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How to stop bounces for forwarders?

Discussion in 'General Discussion' started by LBJ, May 8, 2006.

  1. LBJ

    LBJ Well-Known Member

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    G'day All,

    One of our servers just received a complaint from SpamCop for delayed bouncing of mail which was undeliverable at the final destination pointed to by a forwarder.

    SpamCop's info on the subject is at...

    http://www.spamcop.net/fom-serve/cache/329.html#bounces

    It's a totally valid point, in that if spam using a spoofed sender header is sent to a forwarder, our server will try to deliver it for a set time. If it's ultimately undeliverable for any of many reasons, a bounce is sent back to the spoofed sender. That bounce to the innocent user whose email address has been spoofed definitely meets the criteria of spam.

    Does anyone know whether bouncing notification can be disabled in the case of local forwarders only?

    Any simple or even complex solution would be well received.

    Best Regards,

    LBJ
     
  2. cynux

    cynux Well-Known Member

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    I'm having the same problem on my server :(
     
  3. Spiral

    Spiral BANNED

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    You could go for ":blackhole:" on that one but I really would
    not recommend it for number of other reasons.
     
  4. sparek-3

    sparek-3 Well-Known Member

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    The only solution that I know of, is to just not use forwarders in this manner. This is probably not the answer that you are looking for, but its the only conclusion I have ever been able to come up with. Unless someone else has a better solution, I too would like to hear it.

    The problem with forwarding e-mail to an off-server address (a 3rd party service) is that, that 3rd party e-mail service will see all e-mail that is forwarded off your server, they will see it as originating from your server. This includes spam messages. A user on your server may receive a spam messages from some other server, and then forward it to their ISP e-mail or some other 3rd party e-mail service. That e-mail service has no choice but to detect that message as coming from your server. No, you are not directly sending spam, but there is no way for the 3rd party mail server to know this. If the 3rd party server receives enough spam from your server, it may block your server.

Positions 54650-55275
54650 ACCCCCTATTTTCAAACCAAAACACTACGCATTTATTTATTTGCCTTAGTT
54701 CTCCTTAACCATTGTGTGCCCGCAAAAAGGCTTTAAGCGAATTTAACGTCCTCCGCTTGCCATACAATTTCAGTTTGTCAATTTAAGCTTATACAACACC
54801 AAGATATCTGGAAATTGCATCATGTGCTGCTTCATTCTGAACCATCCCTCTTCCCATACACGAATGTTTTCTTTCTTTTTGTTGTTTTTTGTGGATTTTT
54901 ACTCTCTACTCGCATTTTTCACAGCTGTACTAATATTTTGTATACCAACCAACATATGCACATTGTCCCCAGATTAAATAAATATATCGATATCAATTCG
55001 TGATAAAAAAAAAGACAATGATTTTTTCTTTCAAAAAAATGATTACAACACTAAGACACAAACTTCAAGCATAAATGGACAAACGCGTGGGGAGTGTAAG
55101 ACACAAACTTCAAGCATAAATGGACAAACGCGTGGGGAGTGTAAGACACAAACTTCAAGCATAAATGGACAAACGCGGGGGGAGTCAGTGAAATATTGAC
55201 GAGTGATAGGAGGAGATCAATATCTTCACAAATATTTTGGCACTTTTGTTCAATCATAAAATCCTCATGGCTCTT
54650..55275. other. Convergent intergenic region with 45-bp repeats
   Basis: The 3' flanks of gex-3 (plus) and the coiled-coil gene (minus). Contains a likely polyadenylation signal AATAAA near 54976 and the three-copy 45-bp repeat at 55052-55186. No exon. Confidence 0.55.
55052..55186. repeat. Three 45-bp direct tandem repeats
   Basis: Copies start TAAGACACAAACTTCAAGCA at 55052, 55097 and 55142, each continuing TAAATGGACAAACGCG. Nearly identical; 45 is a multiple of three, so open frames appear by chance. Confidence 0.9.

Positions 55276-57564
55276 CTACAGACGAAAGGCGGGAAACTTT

This block is bad for two reasons (or three). First, your user will no longer be able to forward any e-mail to that service, meaning that they may lose e-mail. As a side effect of this, anybody else on your server that writes legitimately to friends or users of this 3rd party service, they won't be able to write them either because your server is blocked. The other reason, is that you get this situation that you have described. Mail is suppose to be forwarded to a 3rd party e-mail service, that service is blocking your server, that mail eventually times out and your server will send a message back to the sender. This sender (in the case of a spam message) is never the spammer. It will either be an innocent person who just happened to have their e-mail address attached in the From line for that spam message, or the From line would be set to a non-existant address. In the case of an innocent user, then again, your server is sending spam back to that person in the form of a bounced message. In the case of a non-existant e-mail address, the mail just sits on your queue trying to be delivered, but it can't because the e-mail address is invalid. The mail will eventually time out and get deleted.

    The short part is, if users want to use e-mail addresses for their domain, they are much better off to just set up e-mail accounts (POP or IMAP) on your server and check them directly. This way they are not forwarding mail off of the server and none of these issues ever arise. The only time any issue would arise is if the user goes over the specific mailbox quota for that mail account or if the user's main account ever reaches its quota. The other alternative, is to have the user advertise their forwarded address directly. For example, if they are forwarding mail to a hotmail.com address, then this hotmail.com address should be the address that they give out to people and not an @theirdomain.com e-mail address which forwards to that hotmail.com address. It may not look as professional, but its just a give and take, and the user has to decide how they want to proceed.